Albania continues to remain a mostly cash-based economy. The Bank of Albania has raised concerns that our country is one of the last in the region and in Europe to move away from cash and focus more on the banking sector.
According to the Governor, this is a significant problem as it promotes informality.
“This is reflected in a high use of physical cash in the Albanian economy.
“There are empirical studies conducted by the Bank of Albania in collaboration with the World Bank and it results that the use of cash in the economy beyond the attenuating effects of the Bank of Albania mechanisms to maintain price and financial stability and economic development, there is an additional specific cost of using cash as a means of payment that amounts to more than 1% of GDP at the economy level.
“Moreover, the use of physical money can also be considered as a driver of informality in the economy,” said Gent Sejko.
According to the data, in Albania, cash represents about 20% of the total money being circulated in Albania, while according to the European Bank, the money outside of banks in the Eurozone equate to only 9.2%.
North Macedonia and Serbia also have lower cash use than Albania, with 7.4% and 6.8%, respectively.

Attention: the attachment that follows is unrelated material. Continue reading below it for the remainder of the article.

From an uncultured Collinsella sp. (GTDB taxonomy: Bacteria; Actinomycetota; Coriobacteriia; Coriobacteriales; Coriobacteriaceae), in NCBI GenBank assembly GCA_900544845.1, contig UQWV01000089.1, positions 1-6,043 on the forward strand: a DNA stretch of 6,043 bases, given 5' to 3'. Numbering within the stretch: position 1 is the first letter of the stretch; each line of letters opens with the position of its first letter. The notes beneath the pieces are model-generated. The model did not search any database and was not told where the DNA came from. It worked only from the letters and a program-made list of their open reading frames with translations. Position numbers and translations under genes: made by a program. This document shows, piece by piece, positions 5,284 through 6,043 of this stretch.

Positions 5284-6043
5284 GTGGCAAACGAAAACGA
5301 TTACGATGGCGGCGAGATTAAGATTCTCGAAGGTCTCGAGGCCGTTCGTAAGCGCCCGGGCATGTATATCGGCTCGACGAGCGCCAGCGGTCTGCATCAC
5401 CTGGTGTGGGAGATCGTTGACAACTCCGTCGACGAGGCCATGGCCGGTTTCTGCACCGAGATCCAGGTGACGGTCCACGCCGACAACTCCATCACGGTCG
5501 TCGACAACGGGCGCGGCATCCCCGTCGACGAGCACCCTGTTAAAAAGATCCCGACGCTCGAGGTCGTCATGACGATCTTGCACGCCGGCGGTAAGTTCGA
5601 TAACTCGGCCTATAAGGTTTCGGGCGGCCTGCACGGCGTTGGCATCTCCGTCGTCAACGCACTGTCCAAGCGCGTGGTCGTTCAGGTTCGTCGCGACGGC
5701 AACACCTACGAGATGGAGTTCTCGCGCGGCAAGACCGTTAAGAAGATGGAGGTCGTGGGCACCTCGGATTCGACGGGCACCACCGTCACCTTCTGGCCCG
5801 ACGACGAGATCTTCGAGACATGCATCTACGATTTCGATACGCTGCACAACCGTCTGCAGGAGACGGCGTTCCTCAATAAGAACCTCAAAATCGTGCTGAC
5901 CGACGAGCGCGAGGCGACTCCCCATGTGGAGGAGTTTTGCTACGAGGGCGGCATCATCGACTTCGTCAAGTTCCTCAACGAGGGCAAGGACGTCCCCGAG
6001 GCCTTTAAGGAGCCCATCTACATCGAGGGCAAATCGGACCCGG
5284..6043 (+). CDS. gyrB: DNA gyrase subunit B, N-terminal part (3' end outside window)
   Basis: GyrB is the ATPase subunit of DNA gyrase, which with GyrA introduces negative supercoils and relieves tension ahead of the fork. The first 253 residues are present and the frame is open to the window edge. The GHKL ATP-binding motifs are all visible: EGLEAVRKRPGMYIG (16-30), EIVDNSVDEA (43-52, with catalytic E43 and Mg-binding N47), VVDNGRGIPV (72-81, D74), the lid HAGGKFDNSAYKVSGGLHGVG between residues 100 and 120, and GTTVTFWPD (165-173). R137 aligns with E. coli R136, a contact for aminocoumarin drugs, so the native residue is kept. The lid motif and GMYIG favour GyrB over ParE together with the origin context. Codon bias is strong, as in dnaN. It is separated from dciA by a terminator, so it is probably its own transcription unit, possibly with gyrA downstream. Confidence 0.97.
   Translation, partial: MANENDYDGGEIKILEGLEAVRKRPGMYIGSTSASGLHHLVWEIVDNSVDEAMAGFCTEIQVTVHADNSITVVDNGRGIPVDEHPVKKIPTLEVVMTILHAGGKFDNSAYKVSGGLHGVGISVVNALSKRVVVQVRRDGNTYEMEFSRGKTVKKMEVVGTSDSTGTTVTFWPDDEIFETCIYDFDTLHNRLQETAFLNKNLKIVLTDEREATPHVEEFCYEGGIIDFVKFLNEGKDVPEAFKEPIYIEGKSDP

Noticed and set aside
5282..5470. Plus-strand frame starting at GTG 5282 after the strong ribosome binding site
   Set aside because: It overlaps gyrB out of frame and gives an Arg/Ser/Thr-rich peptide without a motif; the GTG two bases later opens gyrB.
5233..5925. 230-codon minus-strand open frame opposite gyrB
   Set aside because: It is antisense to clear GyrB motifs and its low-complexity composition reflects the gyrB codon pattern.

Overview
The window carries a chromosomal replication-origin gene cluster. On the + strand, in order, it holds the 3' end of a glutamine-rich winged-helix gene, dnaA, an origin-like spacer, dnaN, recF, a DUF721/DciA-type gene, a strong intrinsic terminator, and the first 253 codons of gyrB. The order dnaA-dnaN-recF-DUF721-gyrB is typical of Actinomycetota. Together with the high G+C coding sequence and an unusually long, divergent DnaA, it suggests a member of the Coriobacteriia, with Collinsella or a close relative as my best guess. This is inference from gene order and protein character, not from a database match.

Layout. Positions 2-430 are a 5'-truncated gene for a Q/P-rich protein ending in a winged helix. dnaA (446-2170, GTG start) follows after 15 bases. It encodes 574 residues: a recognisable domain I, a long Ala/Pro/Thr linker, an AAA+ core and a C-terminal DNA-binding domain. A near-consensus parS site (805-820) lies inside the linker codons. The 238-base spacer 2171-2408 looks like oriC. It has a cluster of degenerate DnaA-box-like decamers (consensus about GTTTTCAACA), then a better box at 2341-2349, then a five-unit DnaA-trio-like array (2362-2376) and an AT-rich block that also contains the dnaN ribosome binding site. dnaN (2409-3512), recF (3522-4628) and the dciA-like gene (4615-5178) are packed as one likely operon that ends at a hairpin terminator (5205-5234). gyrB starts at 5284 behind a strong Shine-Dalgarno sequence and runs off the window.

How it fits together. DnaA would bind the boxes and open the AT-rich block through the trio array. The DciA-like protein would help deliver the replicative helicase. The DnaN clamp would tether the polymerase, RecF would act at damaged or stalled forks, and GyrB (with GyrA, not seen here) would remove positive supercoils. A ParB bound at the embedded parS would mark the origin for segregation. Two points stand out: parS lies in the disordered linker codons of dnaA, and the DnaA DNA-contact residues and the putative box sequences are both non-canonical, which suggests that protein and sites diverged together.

Finance Minister, Anila Denaj, stressed that the focus remains on Anti-Informality action, which will bring improvements through the fiscalization process.
“The Ministry of Finance aims to reform the way we do business and to bring to attention a more effective working style in respect to the tax administration.
“A little earlier when discussing objectives, I mentioned the element of reducing corruption, which is a permanent objective,” said Denaj.
The statements were made during a meeting of the National Payment System Committee, organized by the Bank of Albania, aimed at boosting economic stability in the country.
The financial culture of Albanian citizens also has an impact on the use of cash within the country, given that there is a lack of trust as well as understanding of the banking system.